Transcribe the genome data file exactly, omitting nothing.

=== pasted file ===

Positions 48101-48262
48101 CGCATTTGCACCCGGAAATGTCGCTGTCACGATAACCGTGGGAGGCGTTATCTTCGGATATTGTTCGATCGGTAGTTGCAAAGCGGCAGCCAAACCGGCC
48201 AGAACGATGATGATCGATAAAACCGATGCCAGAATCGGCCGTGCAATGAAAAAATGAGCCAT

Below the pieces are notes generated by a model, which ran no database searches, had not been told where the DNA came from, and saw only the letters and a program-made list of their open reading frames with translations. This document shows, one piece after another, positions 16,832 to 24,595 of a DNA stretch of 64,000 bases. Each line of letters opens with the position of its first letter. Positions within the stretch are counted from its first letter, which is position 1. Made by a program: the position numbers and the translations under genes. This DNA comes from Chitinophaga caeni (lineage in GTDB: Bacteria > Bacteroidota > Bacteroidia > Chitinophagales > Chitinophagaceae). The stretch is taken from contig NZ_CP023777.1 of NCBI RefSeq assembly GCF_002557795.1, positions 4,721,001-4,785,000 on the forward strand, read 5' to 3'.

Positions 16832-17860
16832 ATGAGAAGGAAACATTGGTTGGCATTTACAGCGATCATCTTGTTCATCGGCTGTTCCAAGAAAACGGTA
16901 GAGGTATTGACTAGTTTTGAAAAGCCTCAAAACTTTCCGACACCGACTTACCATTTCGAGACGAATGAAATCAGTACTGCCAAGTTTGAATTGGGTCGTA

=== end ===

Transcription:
Positions 48101-48262
48101 CGCATTTGCACCCGGAAATGTCGCTGTCACGATAACCGTGGGAGGCGTTATCTTCGGATATTGTTCGATCGGTAGTTGCAAAGCGGCAGCCAAACCGGCC
48201 AGAACGATGATGATCGATAAAACCGATGCCAGAATCGGCCGTGCAATGAAAAAATGAGCCAT

Below the pieces are notes generated by a model, which ran no database searches, had not been told where the DNA came from, and saw only the letters and a program-made list of their open reading frames with translations. This document shows, one piece after another, positions 16,832 to 24,595 of a DNA stretch of 64,000 bases. Each line of letters opens with the position of its first letter. Positions within the stretch are counted from its first letter, which is position 1. Made by a program: the position numbers and the translations under genes. This DNA comes from Chitinophaga caeni (lineage in GTDB: Bacteria > Bacteroidota > Bacteroidia > Chitinophagales > Chitinophagaceae). The stretch is taken from contig NZ_CP023777.1 of NCBI RefSeq assembly GCF_002557795.1, positions 4,721,001-4,785,000 on the forward strand, read 5' to 3'.

Positions 16832-17860
16832 ATGAGAAGGAAACATTGGTTGGCATTTACAGCGATCATCTTGTTCATCGGCTGTTCCAAGAAAACGGTA
16901 GAGGTATTGACTAGTTTTGAAAAGCCTCAAAACTTTCCGACACCGACTTACCATTTCGAGACGAATGAAATCAGTACTGCCAAGTTTGAATTGGGTCGTA